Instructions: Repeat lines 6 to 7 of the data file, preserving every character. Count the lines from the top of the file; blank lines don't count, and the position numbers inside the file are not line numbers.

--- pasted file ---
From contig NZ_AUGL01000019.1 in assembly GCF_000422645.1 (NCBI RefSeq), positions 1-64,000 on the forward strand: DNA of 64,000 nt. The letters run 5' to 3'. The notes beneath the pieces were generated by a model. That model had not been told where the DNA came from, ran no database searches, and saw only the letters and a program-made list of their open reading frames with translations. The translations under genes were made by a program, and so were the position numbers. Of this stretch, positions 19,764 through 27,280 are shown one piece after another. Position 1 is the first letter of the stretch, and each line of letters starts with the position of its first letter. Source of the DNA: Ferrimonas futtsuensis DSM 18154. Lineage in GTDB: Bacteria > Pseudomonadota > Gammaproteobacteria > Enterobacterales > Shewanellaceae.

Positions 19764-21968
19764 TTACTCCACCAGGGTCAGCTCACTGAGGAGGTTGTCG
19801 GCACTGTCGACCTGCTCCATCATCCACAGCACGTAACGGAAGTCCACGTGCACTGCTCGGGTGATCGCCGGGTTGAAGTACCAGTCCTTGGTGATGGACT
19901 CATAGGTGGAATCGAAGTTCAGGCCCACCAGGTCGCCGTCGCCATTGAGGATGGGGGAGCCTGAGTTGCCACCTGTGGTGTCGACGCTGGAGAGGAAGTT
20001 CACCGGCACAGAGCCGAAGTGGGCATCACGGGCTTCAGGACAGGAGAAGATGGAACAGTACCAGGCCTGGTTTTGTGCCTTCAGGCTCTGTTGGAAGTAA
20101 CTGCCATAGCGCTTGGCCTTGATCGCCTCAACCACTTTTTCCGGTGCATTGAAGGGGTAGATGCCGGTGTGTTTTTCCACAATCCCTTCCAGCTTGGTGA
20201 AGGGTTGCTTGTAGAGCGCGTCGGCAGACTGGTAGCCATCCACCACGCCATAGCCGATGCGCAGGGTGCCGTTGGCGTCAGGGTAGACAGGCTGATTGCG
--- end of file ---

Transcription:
20001 CACCGGCACAGAGCCGAAGTGGGCATCACGGGCTTCAGGACAGGAGAAGATGGAACAGTACCAGGCCTGGTTTTGTGCCTTCAGGCTCTGTTGGAAGTAA
20101 CTGCCATAGCGCTTGGCCTTGATCGCCTCAACCACTTTTTCCGGTGCATTGAAGGGGTAGATGCCGGTGTGTTTTTCCACAATCCCTTCCAGCTTGGTGA